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Kurns, et al. v. Railroad Friction Products Corp., et al. Highlights Complexities of Mesothelioma Compensation

The U.S. Supreme Court in Kurns, et al. v. Railroad Friction Products Corp., et al., has decided in favor of a railroad company that reportedly failed to warn its workers of the dangers of working with asbestos.

Kurns, et al. v. Railroad Friction Products Corp., et al., has decided in favor of a railroad company that reportedly failed to warn its workers of the dangers of working with asbestos.

Our mesothelioma attorneys understand the case focused on a retired railroad welder and machinist, who died after filing suit against his former employer. The worker, George Corson, died of mesothelioma cancer, caused by exposure to asbestos decades earlier. He had alleged in his suit that not only were the products he worked with dangerous, but his employer failed to warn him of those dangers.

Corson’s widow, Gloria Kurns, had taken over the case when her husband died.

According to the claim, Corson worked at the Chicago, Milwaukee, St. Paul & Pacific Railroad company for more than a quarter century, between 1947 and 1974. He worked in maintenance and locomotive repair. Mostly, he installed brakeshoes on the trains and stripped the insulation from the boilers.

Nearly 30 years after he stopped working with the company, he was diagnosed with cancerous mesothelioma. This is a rare cancer that essentially attacks the thin layer of cells that lines the internal organs. There are three types – one that attacks the lungs, one that attacks the heart and one that attacks the abdomen.

Medical experts have determined that exposure to asbestos, often by ingesting air particles, is known to cause cancer, and mesothelioma in particular. As in Corson’s case, the damage is typically not apparent until many years down the road. By then, it’s too late, and patients often have less than a year to live.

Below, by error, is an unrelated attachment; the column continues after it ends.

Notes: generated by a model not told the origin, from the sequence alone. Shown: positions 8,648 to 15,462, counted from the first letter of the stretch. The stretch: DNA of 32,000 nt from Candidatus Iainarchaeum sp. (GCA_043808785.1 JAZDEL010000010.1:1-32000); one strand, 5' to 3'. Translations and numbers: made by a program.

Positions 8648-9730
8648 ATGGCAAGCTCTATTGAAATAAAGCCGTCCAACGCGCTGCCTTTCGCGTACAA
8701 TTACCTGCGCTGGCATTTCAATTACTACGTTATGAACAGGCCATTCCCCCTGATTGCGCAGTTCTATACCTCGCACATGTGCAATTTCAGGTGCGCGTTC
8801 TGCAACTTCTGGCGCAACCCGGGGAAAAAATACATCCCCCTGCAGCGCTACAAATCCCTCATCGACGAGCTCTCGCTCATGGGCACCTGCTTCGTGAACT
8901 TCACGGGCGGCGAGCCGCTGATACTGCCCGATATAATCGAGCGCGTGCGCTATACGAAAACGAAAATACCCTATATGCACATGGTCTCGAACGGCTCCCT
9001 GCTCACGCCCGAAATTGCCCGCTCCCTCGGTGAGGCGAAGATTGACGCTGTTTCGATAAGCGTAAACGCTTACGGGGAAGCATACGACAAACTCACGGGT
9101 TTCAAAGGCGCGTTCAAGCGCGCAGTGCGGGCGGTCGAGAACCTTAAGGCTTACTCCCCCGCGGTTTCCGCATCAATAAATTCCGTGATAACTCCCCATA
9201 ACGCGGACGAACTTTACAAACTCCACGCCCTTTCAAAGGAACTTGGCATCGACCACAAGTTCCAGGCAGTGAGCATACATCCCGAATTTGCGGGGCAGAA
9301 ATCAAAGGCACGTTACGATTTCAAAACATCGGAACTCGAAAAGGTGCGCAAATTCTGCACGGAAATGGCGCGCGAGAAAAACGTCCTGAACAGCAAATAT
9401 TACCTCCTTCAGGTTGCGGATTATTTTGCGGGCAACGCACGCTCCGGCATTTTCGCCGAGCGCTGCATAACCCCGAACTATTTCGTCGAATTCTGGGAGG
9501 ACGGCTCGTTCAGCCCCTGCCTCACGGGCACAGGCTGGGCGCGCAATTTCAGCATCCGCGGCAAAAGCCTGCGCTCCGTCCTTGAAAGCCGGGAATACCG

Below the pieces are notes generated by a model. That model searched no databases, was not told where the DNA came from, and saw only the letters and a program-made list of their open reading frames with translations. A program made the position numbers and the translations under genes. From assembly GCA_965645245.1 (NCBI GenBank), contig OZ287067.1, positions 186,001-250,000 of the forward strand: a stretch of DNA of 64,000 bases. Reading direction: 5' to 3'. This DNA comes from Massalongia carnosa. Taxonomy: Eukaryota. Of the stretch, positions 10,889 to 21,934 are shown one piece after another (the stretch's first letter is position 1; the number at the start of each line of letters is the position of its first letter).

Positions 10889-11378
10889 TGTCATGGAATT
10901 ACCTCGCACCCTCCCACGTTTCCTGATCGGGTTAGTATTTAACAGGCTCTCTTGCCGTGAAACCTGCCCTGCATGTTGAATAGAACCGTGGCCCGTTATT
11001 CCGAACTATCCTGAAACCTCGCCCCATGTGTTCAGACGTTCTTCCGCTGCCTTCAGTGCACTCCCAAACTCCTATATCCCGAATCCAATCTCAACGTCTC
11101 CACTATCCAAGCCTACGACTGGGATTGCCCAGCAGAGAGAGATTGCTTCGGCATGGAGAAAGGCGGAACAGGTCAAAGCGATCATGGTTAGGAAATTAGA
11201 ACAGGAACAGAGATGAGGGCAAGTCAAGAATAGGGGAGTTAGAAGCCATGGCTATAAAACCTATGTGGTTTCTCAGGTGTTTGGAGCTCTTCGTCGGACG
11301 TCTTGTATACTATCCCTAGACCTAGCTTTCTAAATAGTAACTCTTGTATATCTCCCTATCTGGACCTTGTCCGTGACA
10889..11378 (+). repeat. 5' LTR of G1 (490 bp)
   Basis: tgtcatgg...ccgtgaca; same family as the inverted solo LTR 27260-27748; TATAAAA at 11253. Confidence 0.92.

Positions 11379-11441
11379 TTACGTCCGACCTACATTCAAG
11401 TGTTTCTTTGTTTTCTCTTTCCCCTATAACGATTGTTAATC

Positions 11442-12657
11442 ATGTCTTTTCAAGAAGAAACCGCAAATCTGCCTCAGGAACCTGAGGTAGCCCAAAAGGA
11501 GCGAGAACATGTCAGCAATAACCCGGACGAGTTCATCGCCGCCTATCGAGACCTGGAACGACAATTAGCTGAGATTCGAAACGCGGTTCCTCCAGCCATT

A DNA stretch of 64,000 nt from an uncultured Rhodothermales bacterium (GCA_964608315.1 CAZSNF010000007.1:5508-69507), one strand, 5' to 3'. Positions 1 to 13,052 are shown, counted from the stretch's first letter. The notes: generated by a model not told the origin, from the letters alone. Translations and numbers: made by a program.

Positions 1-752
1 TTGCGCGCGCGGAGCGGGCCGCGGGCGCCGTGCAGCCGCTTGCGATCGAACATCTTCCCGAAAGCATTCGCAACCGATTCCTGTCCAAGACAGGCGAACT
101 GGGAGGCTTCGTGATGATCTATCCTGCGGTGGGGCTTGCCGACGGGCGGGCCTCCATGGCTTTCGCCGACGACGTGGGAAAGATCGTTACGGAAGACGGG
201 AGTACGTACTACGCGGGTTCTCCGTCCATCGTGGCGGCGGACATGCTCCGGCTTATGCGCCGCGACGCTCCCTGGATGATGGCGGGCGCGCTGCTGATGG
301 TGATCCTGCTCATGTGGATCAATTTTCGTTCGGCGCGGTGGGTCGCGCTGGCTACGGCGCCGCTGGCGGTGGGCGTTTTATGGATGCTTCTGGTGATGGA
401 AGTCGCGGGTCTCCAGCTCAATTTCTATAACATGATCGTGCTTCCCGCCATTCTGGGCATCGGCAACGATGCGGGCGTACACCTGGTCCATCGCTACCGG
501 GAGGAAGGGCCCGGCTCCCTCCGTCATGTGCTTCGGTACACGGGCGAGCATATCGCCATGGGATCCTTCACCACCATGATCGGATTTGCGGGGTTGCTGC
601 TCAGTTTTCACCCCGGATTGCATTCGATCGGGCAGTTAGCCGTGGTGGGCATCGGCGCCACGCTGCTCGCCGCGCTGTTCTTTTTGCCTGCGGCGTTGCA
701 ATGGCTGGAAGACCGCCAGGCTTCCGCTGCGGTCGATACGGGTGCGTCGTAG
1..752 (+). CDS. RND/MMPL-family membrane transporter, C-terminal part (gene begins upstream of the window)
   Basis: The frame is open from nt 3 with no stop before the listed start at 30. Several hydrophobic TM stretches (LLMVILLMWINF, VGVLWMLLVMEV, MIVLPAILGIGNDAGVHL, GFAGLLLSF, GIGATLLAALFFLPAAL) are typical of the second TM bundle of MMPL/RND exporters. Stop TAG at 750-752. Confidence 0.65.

Corson was diagnosed in 2005, and filed suit in Pennsylvania in 2007. The suit went after 59 defendants, including Railroad Friction Products Corporation (RFPC). This is the company that distributed the brakeshoes that contained the asbestos. Another company, Viad Corp., sold trains and train engine valves that also contained asbestos. Corson said not only were these products dangerous, but he was never given any warning of that danger.

The defendants in the case argued that they shouldn’t be held liable because the claims against violating state law were pre-empted by the Locomotive Inspection Act, which essentially prohibits railroad carriers from using any parts that aren’t safe or government-tested. Prior to that, in early 1900s, Congress had passed the Ash Pan Act and the Boiler Inspection Act, which outlined certain railroad safety conditions.

The railroad company, after having the case successfully moved from state to federal court, was backed in decisions by both the appellate and Supreme court. In a dissenting opinion, one justice said the company may not have been responsible for completely banning the brakeshoes, but it could have at the very least given railroad workers certain tools, such as masks, to safely handle the materials.

Thankfully, the law has changed dramatically in the last 50 years with regard to how we use and handle asbestos. Although a commonly-used product at the turn of the century, it is now rarely if ever used. There are also very specific laws in how it must be disposed of.

If you have been diagnosed with mesothelioma or think you may have been exposed to asbestos, contact an experienced mesothelioma attorney. As this ruling illustrates, these are complex cases and holding companies responsible decades later requires a firm with the knowledge, experience and resources that comes with focusing on justice for mesothelioma victims.

The Ferraro Law Firm provides comprehensive legal services, including mesothelioma legal help. Call (888) 554-2030 for a free and confidential consultation. Offices in Miami, Washington, D.C., and New York City.

Additional Resources:
Kurns, et al. v. Railroad Friction Products Corp., et al., Justia


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